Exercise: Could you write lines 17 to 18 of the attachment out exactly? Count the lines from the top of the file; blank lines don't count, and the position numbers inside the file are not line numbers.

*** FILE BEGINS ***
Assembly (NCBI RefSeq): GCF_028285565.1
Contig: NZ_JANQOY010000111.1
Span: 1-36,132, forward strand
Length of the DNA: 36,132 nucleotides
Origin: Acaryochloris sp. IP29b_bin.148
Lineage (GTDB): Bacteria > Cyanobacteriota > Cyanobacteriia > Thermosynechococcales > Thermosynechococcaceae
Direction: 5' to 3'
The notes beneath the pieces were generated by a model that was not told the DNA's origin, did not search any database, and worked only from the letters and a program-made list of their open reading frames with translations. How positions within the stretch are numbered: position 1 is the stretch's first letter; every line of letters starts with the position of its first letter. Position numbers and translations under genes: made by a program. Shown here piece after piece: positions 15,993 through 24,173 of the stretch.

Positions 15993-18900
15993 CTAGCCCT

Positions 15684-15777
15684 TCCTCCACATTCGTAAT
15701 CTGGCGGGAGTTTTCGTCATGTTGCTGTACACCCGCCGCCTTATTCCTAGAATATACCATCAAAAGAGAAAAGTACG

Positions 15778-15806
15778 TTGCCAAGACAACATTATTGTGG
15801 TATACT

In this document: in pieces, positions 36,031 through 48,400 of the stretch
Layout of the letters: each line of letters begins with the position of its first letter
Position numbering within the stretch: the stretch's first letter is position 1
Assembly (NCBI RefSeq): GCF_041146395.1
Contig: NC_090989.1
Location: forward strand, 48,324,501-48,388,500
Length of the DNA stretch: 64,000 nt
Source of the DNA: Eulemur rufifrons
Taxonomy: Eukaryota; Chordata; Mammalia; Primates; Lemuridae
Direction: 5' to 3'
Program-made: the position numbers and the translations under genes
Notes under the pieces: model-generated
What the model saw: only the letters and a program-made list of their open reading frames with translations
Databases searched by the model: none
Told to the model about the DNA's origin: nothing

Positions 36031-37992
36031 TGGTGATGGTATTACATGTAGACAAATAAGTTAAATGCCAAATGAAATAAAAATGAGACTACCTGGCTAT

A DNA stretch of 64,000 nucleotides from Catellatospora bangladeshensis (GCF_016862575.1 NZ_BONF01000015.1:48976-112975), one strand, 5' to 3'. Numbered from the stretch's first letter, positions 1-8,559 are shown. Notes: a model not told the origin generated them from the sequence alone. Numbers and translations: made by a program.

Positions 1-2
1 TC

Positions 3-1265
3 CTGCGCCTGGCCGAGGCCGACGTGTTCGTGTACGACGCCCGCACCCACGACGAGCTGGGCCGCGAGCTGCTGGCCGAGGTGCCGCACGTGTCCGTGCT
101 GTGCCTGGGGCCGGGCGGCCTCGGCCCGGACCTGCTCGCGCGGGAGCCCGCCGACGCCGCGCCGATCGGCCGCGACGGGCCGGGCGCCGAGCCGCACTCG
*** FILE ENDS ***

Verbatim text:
In this document: in pieces, positions 36,031 through 48,400 of the stretch
Layout of the letters: each line of letters begins with the position of its first letter